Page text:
Spinach F1 Hybrid - Seeds
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The pack contains 5 seed packets of
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- Sunflower Large Bloom - Seeds
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Spinach is a cool-weather vegetable related to beets and Swiss chard. A fast-growing plant, it yields many leaves in a short time in the mild weather of spring and fall. The trick lies in making spinach last as long as possible, especially in the spring, when lengthening days shorten its life. Although it prefers full sun, spinach will still produce a respectable harvest in partial shade.
Location and Time for Planting
Prepare the soil with aged manure about a week before planting, or, you may wish to prepare your spot in the fall so that you can sow the seeds outdoors in early spring as soon as the ground thaws. If you live in a place with mild winters, you can also plant in the fall.
Although seedlings can be propagated indoors, it is not recommended as seedlings are difficult to transplant. Spring plantings can be made as soon as the soil can be properly worked. It's important to seed as soon as you can to give spinach the required 6 weeks of cool weather from seeding to harvest.
Soil and Temperature
Select a site with full sun to Light shade and well-drained soil. Sow seeds 1/2 inch to 1 inch deep, covering lightly with soil. Sow about 12 seeds per foot of row, or sprinkle over a wide row or bed. Soil should not be warmer than 70º F in order for germination. Successive plantings should be made every couple weeks during early spring. Common spinach cannot grow in midsummer.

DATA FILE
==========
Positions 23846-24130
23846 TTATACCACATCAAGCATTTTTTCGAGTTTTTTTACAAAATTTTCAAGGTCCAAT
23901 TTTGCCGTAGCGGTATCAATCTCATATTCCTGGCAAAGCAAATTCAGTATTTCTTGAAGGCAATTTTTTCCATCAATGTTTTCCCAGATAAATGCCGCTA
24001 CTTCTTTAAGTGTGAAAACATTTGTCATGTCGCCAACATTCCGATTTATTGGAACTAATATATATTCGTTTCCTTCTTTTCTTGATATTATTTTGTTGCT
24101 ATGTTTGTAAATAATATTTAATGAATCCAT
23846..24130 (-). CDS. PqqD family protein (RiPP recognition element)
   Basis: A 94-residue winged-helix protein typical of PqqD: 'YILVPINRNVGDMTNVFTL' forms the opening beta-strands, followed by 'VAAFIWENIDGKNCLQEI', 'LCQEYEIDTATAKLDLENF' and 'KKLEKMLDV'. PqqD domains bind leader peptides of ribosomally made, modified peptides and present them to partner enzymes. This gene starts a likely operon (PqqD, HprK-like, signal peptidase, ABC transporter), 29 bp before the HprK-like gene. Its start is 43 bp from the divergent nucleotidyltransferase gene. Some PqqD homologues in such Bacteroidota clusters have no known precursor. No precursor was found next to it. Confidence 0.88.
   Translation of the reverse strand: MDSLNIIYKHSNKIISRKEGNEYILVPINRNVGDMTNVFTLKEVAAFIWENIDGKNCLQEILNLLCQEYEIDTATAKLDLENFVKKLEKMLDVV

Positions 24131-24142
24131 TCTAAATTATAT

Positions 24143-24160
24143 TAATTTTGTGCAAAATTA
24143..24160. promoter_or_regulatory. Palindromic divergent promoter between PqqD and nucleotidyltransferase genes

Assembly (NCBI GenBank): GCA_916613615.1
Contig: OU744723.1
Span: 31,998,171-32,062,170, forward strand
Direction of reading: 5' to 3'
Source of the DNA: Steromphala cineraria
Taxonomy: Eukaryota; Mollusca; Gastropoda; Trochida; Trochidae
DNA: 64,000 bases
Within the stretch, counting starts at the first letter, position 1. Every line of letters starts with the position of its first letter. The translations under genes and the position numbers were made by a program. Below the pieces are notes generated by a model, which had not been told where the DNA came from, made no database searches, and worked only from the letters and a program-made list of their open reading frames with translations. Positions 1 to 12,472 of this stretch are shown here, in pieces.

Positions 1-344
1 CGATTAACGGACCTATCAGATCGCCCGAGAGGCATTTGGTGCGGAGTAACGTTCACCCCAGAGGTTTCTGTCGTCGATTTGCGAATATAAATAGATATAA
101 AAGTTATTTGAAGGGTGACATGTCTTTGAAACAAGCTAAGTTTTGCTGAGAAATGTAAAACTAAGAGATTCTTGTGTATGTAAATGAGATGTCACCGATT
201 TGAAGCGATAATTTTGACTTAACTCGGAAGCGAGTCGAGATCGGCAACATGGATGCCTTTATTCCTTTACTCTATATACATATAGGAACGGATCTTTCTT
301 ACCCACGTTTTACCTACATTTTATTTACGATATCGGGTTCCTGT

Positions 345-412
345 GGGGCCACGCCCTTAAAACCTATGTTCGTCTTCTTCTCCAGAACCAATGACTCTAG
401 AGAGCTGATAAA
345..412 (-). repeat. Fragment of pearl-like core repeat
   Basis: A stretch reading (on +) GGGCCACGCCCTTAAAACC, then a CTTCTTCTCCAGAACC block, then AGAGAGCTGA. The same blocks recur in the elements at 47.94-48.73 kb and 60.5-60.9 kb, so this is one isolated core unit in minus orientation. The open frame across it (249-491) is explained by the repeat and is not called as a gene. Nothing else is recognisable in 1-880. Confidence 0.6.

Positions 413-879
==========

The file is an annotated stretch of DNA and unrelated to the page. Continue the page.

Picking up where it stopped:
- Fertilize only if necessary due to slow growth, or use as a supplement if your soil's pH is inadequate. Use when plant reaches 1/3 growth.
- When seedlings sprout to about two inches, thin them to 3-4 inches apart.
- Beyond thinning, no cultivation is necessary. Roots are shallow and easily damaged.
- Keep soil moist with mulching.
- Water regularly.
- Spinach can tolerate the cold; it can survive a frost and temps down to 15ºF.
- Keep an eye on your plants. Harvest when leaves reach desired size.
- Don’t wait too long to harvest, or wait for larger leaves; bitterness will set in quickly after maturity.
- The whole plant can be harvested at once, and cut at the base, or leaves may be picked off plants one layer at a time, giving inner layers more time to develop.